My point is… don’t count on them going away or going down. The point is that they need to cover the services for which they were set for and those services in some cases may be on going and can include police protection, fire protection, ambulance and paramedic services, recreation program services, library services, the operation and maintenance of parks, parkways and open space, museums, cultural facilities, flood and storm protection, and services for the removal of any threatening hazardous substance. Facilities which may be financed under the Act include: Property with an estimated useful life of five years or longer, parks, recreation facilities, parkway facilities, open-space facilities, elementary and secondary school sites and structures, libraries, child care facilities, natural gas pipeline facilities, telephone lines, facilities to transmit and distribute electrical energy, cable television lines, and others… Aye caramba!!!
What would cost more over 30 years–the MR fees one pays on a 600k home or purchasing a home that is 70-80k more in a community w/o MR fees? This maybe basic math, but are there other things I’m not considering besides the type of loan and the rate one gets on the loan?
Well not accounting for inflation… Lets say your MR was 1%…okay I will be nice… say .8% on 600k. So that is 4800 bones yeah? okay so 30 * 4800 is what 144k? So that also assumes they do not go up or down and probably does not answer your question about whether it is worth it to buy a home that is 70-80k more. Like you said, lots of angles to consider given your financing, inflation, etc…Sit down with your realtor and run all the numbers.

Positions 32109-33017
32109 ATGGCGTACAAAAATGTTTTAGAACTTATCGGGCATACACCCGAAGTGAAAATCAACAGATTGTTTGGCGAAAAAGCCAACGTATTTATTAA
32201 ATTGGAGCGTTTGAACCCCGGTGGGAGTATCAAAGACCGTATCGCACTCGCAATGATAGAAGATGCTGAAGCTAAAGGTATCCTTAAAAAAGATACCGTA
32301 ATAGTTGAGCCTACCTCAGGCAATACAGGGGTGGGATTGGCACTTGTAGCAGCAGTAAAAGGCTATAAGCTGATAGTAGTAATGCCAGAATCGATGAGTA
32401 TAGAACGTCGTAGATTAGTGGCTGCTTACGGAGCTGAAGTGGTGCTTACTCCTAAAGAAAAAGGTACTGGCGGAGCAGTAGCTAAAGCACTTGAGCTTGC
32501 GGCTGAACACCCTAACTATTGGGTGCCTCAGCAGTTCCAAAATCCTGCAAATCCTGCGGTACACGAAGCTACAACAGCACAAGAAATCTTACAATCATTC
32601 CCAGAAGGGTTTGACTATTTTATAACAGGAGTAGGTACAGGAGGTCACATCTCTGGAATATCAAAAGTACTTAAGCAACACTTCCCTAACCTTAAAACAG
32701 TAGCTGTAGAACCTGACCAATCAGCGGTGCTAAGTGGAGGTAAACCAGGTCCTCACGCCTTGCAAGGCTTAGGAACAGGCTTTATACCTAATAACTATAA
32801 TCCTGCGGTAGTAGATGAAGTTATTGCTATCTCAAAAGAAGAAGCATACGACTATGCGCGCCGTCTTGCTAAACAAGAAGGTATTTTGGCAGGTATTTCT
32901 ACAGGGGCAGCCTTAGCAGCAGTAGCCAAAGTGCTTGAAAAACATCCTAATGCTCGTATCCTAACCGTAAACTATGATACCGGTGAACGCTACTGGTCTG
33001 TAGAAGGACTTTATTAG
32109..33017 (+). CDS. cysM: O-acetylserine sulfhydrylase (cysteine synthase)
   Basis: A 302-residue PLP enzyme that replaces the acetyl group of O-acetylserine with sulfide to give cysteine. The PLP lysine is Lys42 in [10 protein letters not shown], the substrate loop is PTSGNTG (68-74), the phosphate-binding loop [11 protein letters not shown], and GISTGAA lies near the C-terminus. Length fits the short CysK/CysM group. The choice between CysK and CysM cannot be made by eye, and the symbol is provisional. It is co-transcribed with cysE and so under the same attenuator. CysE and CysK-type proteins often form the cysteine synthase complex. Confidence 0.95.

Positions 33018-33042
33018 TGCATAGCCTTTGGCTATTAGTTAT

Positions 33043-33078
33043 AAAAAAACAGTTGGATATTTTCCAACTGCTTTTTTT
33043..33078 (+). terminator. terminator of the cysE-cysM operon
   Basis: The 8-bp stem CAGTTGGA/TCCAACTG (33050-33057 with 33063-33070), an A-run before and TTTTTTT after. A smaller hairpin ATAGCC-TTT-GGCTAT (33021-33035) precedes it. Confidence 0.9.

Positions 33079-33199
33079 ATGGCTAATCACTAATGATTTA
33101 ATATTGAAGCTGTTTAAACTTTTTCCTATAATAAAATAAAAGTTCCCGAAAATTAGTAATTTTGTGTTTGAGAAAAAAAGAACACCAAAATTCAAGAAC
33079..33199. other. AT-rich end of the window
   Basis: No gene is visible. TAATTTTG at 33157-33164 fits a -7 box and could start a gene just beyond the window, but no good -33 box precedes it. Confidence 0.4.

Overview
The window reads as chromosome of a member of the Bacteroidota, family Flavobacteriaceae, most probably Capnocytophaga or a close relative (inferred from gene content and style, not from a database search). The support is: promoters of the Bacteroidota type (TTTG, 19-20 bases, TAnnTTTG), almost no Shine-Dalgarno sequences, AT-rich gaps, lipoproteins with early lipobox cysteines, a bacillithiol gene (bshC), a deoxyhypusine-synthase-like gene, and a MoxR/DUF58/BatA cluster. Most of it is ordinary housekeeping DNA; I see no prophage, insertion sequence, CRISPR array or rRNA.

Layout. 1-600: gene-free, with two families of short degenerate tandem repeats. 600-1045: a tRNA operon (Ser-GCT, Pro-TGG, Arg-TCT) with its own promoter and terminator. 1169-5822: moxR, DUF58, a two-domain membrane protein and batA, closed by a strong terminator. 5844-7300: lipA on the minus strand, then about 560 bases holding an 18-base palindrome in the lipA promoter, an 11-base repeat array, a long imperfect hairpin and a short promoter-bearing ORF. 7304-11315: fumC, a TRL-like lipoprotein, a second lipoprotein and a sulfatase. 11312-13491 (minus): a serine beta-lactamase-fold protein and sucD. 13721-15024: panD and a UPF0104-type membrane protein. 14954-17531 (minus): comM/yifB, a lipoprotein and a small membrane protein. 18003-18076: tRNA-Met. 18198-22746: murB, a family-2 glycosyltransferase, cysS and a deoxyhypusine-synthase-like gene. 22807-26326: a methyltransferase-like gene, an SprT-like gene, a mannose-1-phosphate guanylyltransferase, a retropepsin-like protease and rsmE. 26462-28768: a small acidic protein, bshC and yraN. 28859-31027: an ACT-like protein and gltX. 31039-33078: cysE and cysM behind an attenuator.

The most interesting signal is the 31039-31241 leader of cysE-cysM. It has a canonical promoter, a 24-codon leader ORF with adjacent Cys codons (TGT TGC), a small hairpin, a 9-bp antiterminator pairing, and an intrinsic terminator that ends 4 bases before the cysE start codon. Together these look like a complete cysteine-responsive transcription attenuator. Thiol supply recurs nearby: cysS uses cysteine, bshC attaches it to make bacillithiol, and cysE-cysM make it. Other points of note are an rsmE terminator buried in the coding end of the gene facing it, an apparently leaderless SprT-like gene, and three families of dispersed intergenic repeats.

Can one write off MR fees?
Well ask your accountant. Technically the answer is no if it is a primary owned home. However I would bet 95% of all homeowners that pay MR and live in the home write them off…PLEASE NOTE I AM NOT ADVISING YOU IN ANY WAY SHAPE OR FORM ABOUT DECLARING MR OR NOT.
Also I just regurgitated all the MR stuff above by looking on line for a few minutes…
October 3, 2007 at 7:01 AM #86811
If MR is built into your property tax then if you pay 1.75% per year then can’t you write it all off?
October 3, 2007 at 8:36 AM #86819
It is not built into your property tax. It is assessed at the same time as your property tax and is on the same form. However it is not built in.
October 3, 2007 at 9:36 AM #86825
I remember reading that the IRS estimates that a large percentage of people do write it off but have yet to pursue it. I can see someone doing this for 3 to 4 years then all of a sudden the IRS is up for a cash grab and sends out letters to people that they own $10000 in back taxes.
October 3, 2007 at 11:25 AM #86833fsboParticipant
Regarding tax deductibility, it depends, mostly “No” – please see the link for the details.
October 3, 2007 at 11:44 AM #86835raptorduckParticipant
fsbo, very helpful. Thank you.
October 3, 2007 at 12:18 PM #86842
They put this vague statement in.
You must prove that the mello roos went to
“Other similar improvements”
You must love the loopholes.